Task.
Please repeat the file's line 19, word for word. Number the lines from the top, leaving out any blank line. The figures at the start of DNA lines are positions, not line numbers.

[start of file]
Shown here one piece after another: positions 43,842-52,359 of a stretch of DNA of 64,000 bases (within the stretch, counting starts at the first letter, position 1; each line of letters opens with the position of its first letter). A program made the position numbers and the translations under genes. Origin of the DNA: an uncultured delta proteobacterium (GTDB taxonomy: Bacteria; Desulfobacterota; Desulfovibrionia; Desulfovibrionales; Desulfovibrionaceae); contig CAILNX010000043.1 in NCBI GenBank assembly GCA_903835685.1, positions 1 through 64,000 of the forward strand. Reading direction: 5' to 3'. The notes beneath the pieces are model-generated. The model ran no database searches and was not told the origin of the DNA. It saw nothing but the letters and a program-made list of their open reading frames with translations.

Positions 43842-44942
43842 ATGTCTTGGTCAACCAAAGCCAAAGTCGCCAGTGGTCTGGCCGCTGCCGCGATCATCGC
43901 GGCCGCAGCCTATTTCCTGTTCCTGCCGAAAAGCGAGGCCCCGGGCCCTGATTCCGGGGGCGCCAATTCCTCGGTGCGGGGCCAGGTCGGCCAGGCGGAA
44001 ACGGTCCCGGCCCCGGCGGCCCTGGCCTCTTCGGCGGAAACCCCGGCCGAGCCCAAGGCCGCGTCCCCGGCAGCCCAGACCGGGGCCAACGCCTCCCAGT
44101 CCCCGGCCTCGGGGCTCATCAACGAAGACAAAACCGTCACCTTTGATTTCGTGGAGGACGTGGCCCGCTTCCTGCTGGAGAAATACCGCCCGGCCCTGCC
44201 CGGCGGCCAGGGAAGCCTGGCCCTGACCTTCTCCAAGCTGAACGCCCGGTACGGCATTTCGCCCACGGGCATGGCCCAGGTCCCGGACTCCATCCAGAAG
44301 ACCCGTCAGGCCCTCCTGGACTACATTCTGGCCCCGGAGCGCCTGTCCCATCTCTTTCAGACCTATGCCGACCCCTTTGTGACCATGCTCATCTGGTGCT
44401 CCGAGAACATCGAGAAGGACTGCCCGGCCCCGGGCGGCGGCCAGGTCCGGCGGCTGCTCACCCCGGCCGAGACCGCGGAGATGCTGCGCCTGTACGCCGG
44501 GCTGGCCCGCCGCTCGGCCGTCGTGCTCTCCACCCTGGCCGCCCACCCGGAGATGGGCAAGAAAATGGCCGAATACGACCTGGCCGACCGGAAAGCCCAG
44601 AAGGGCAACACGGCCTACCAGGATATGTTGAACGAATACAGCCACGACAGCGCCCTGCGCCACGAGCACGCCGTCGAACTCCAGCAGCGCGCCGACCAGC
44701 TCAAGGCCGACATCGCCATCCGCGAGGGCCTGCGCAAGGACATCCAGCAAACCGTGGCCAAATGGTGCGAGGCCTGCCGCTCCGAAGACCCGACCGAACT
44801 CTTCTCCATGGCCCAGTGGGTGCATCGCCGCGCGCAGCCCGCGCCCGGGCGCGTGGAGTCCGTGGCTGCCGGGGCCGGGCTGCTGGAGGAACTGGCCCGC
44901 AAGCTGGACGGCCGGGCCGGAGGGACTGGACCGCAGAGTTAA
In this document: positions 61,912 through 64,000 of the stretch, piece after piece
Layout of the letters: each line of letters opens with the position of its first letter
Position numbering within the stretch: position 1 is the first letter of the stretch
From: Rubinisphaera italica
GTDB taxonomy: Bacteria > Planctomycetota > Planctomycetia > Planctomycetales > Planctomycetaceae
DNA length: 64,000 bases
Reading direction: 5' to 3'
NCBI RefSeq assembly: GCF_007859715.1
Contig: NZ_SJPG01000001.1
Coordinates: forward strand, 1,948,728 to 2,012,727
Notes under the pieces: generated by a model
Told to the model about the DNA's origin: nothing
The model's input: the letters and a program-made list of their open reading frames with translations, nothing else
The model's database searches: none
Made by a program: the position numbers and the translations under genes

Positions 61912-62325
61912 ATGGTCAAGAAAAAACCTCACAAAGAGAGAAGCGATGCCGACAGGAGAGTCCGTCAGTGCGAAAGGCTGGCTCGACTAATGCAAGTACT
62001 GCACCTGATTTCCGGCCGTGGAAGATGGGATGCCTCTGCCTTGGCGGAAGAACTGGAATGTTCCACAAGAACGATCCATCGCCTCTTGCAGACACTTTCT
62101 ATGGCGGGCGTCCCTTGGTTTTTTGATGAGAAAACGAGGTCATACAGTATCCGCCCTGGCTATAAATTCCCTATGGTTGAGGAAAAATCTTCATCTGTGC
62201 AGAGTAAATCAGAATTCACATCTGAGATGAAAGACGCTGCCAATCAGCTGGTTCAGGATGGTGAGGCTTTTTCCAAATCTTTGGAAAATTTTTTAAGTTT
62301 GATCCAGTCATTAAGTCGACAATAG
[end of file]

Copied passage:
GTDB taxonomy: Bacteria > Planctomycetota > Planctomycetia > Planctomycetales > Planctomycetaceae